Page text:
Keeping with company lines, Tampa Bay head coach Jon Gruden stopped short of singling out individual players, particularly on defense, which he thought needed to step up their play following the Buccaneers 24-21 loss at New Orleans Sunday.

While any finger pointing was redirected toward himself and his coaching staff, Gruden did say the Buccaneers’ “impact players” were failing to accomplish just that.

“We’re not making the splash, impact plays,” Gruden said. “That, more than anything, is very disappointing right now. Our inability to get turnovers and disrupt the offense and put them behind in down and distance.

“For us to come out of the ashes [the defense] is going to have to dominate.

Tampa Bay failed to force a turnover or sack Saints quarterback Drew Brees on Sunday. And other than linebacker Derrick Brooks’ theft of quarterback Michael Vick’s pass in Week two against Atlanta, the Buccaneers’ defense has been uncharacteristically quiet. Through four games the defensive line has accounted for only four sacks, three of which were notched by Dewayne White and one by Simeon Rice.

Gruden thinks his defense can play a lot better. They’ll need to as things don’t get any easier when the Cincinnati Bengals and their potentially potent offense play the Buccaneers on Sunday at Raymond James Stadium.

NOWHERE TO GO BUT UP
Tampa Bay entered Sunday’s game with the NFL’s 32nd-ranked defense against the rush. Judging by its first half performance against the Saints, it wasn’t hard to see why. New Orleans’ bruising running back Deuce McAllister ran through arm tackles throughout the first half, accumulating more than 100 yards before the break. He finished with 123 yards on the day and eclipsed the century mark for the first time since October of 2005 against Buffalo.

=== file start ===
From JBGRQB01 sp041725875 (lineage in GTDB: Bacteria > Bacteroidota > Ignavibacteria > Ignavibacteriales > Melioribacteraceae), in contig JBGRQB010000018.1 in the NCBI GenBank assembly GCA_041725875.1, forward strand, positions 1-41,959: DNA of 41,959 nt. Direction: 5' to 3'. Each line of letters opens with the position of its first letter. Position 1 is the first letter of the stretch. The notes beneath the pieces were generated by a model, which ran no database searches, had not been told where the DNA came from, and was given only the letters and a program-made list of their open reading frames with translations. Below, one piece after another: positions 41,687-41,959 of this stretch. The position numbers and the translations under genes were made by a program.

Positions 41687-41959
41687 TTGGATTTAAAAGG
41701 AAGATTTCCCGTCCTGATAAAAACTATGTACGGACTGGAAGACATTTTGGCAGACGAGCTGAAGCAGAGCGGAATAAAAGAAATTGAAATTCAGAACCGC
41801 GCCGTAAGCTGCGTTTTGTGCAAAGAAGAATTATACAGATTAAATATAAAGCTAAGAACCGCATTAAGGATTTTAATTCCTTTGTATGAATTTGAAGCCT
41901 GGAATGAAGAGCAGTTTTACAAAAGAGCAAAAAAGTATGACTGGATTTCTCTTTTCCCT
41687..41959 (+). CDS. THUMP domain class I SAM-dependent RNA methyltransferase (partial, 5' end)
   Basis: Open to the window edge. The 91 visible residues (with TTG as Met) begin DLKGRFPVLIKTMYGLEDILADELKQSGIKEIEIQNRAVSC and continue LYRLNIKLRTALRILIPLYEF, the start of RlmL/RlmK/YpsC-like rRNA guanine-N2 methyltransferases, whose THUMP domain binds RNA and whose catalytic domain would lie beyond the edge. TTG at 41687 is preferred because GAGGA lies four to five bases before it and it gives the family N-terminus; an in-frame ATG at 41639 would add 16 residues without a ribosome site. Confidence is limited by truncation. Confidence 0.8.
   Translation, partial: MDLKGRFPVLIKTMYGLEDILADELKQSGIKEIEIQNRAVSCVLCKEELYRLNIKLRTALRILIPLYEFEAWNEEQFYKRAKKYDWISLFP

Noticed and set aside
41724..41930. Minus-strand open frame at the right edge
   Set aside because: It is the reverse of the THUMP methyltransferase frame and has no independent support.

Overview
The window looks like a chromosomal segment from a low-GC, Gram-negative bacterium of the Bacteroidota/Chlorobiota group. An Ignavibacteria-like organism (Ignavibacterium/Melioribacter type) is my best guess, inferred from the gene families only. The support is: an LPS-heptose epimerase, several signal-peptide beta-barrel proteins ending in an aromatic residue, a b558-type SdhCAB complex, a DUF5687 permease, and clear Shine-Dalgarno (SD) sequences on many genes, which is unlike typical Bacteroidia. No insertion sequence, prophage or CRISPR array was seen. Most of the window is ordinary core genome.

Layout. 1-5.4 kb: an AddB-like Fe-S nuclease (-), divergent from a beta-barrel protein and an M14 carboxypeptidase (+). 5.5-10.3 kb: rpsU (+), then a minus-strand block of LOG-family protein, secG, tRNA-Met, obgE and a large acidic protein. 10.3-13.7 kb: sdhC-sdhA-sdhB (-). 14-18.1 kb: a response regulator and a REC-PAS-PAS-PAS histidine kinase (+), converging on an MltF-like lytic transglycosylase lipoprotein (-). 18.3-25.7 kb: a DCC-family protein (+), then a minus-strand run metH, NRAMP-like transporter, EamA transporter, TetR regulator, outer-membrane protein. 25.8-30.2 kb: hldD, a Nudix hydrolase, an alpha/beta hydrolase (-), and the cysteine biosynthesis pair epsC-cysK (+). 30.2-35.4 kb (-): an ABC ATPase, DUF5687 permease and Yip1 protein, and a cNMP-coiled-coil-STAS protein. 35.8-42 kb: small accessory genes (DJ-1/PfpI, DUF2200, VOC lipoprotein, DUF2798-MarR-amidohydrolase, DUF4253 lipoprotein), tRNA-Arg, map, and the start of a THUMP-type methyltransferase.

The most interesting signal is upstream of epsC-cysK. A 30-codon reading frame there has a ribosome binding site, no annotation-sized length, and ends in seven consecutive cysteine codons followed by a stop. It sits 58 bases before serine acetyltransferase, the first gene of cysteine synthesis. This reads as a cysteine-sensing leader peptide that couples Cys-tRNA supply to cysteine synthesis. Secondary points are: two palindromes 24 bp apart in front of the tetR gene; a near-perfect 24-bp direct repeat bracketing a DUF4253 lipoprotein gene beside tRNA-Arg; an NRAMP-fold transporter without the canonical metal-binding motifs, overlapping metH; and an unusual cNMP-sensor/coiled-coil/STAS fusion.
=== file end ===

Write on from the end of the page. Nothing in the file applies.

It was not a good sign that cornerbacks Brian Kelly and Ronde Barber led the team in tackles against the Saints with nine and eight takedowns, respectively.

In response to McAllister’s gaudy 8.2 yards per carry average, Gruden made mention of two specific areas in which the defense needs to improve. He feels the push up the middle by the interior defensive line hasn’t been up to the standards he expects and he also pointed to the level of consistency at safety as being a major concern, saying the team needed to find sure tacklers on a game-by-game, snap-by-snap basis.

“We’re struggling,” Gruden said. “Deuce [McAllister] had two carries for 81 yards. Both against eight-man fronts. And you don’t need to know our run defense, but you do know when were in an eight-man front we’ve got an extra defender there. And on both occasions our free hitter, our free tackler, missed a tackle. And those two plays really had a lot to do with their victory yesterday.”

The coach would not rule out making changes in the lineup, particularly at safety, where Kalvin Pearson did see action in place of Jermaine Phillips in the second quarter against New Orleans.

In the locker room Monday, defensive captain Derrick Brooks said the Bucs defense, which has finished nine straight seasons ranked in the top 10, has to “bury the first quarter” of the season.

“We’re not close at all to playing the way we’re capable of,” he said. “It’s been a long time since we’ve been in this situation.”

Brooks added there’s no better way for the defense to show how good it can be than to put together a good showing against their next opponent, the Cincinnati Bengals, who currently have the 17th-ranked offense in the NFL.

YOUTH MOVEMENT
What more can you ask out of a rookie quarterback than to give his team the lead on the road in the fourth quarter?

Not much.